It is thought to have been completed towards the end of Canova's career, sometime between 1819-1824. Born in 1757, Canova learnt sculpting from his grandfather, a stonemason, who gained custody of the young Canova when his mother remarried in 1762. Italian Antonio Canova often drew inspiration from Greek mythology, with his Naiad typifying the beautiful naked nymphs that appear throughout the Grecian myths. Other notable works include his sculptures of Theseus and the Minotaur, as well as another famous characters from mythology, including the ill-fated Icarus along with Cupid and Psyche, amongst many others.

By the time he came to carve Naiad, Canova was one of the most celebrated sculptors in Europe and his work was in high demand. He worked for several European patrons, including Napoleon Bonaparte, before returning to his native Italy where he saw out the rest of his career. Naiad encompasses Canova's influences from artists such as Michelangelo, whom he studied extensively, as well as inspiration from the romanticism and melodrama of the Baroque and Rococo styles. His contemporaries marvelled that his works were current and not in fact artefacts from the Greek period, so exacting were his skills as a sculptor. Naiad evokes all the languorous sensuality of a nymph, with her curved body draped over the plinth as she turns her attention away to the unseen object of her affection.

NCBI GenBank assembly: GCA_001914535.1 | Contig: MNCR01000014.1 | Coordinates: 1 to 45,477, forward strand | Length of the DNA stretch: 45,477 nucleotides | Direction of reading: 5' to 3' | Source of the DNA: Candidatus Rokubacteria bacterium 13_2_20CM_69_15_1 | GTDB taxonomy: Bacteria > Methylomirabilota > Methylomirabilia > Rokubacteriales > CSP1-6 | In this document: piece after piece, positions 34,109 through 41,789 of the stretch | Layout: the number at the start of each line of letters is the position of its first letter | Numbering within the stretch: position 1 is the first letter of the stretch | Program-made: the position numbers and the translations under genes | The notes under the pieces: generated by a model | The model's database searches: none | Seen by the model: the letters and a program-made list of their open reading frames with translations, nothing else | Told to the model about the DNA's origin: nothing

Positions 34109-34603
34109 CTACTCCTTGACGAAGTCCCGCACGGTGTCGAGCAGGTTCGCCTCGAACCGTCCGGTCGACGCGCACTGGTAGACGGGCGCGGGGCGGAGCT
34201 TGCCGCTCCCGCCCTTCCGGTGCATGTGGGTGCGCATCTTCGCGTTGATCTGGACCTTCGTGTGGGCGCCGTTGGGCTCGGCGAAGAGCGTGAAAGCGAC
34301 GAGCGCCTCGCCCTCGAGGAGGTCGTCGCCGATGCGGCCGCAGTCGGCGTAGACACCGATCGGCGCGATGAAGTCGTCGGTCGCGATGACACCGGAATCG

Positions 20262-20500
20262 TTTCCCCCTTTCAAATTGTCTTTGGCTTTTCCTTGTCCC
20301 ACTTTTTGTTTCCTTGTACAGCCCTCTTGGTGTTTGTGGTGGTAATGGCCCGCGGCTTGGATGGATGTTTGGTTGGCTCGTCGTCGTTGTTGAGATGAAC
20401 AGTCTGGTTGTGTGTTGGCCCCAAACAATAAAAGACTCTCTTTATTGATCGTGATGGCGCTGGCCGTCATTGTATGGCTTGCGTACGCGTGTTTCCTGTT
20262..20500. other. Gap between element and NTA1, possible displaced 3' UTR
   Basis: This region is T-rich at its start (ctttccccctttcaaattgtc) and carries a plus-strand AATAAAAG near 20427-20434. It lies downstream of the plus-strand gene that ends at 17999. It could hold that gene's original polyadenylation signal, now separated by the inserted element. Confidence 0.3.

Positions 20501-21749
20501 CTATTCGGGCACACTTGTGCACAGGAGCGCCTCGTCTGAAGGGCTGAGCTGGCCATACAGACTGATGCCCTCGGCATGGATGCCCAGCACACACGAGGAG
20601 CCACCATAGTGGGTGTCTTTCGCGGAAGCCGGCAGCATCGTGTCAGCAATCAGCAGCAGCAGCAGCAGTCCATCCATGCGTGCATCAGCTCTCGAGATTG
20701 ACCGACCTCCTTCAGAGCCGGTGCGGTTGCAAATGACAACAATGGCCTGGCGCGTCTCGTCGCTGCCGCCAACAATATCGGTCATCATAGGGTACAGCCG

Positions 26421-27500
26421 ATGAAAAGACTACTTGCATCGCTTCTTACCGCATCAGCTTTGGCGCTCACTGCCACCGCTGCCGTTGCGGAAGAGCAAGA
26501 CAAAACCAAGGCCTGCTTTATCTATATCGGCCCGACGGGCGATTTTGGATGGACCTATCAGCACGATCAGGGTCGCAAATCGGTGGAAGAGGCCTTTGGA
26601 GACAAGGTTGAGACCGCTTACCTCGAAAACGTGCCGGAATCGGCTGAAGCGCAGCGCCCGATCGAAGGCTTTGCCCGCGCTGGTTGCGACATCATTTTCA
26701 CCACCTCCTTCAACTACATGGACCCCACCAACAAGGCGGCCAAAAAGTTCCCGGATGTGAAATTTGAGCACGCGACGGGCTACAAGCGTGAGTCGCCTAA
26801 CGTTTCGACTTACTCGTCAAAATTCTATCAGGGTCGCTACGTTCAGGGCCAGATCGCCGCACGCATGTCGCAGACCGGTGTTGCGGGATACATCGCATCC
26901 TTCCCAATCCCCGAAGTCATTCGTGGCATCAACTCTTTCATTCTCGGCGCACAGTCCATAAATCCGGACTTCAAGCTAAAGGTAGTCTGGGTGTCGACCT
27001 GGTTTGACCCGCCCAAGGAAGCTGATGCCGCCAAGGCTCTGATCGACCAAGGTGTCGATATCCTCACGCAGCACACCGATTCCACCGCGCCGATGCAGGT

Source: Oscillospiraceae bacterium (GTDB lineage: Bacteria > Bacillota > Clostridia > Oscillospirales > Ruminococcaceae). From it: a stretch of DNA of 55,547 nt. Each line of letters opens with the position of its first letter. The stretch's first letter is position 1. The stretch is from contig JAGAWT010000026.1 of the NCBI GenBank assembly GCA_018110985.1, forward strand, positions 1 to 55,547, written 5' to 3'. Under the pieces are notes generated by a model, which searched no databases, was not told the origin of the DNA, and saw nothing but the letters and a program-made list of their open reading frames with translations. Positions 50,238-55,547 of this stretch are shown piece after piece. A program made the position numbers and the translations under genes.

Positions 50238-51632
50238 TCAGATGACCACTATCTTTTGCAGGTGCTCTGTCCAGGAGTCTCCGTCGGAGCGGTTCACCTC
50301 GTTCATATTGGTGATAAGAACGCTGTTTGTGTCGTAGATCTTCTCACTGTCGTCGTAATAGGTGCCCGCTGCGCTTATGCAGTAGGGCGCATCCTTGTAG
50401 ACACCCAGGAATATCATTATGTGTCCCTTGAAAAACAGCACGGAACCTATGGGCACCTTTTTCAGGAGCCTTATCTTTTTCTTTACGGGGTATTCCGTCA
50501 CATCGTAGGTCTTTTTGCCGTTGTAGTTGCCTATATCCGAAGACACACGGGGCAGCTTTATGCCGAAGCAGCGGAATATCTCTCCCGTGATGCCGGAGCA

The Naiads of Greek mythology were almost like fairies, falling somewhere between man and beast, so it is perhaps no surprise that beneath the folds of fabric the Naiad reclines on, an animal head can be faintly seen with two paws tucked just underneath. The cloth or fabric itself has a fluid quality, which is again rather appropriate as nymphs were synonymous with water and can often be seen in art as depicted holding or pouring water. The life-sized sculpture is evocative, arresting and undeniably erotic. Naiad is part of the permanent collection at the National Gallery of Art, Washington D.C.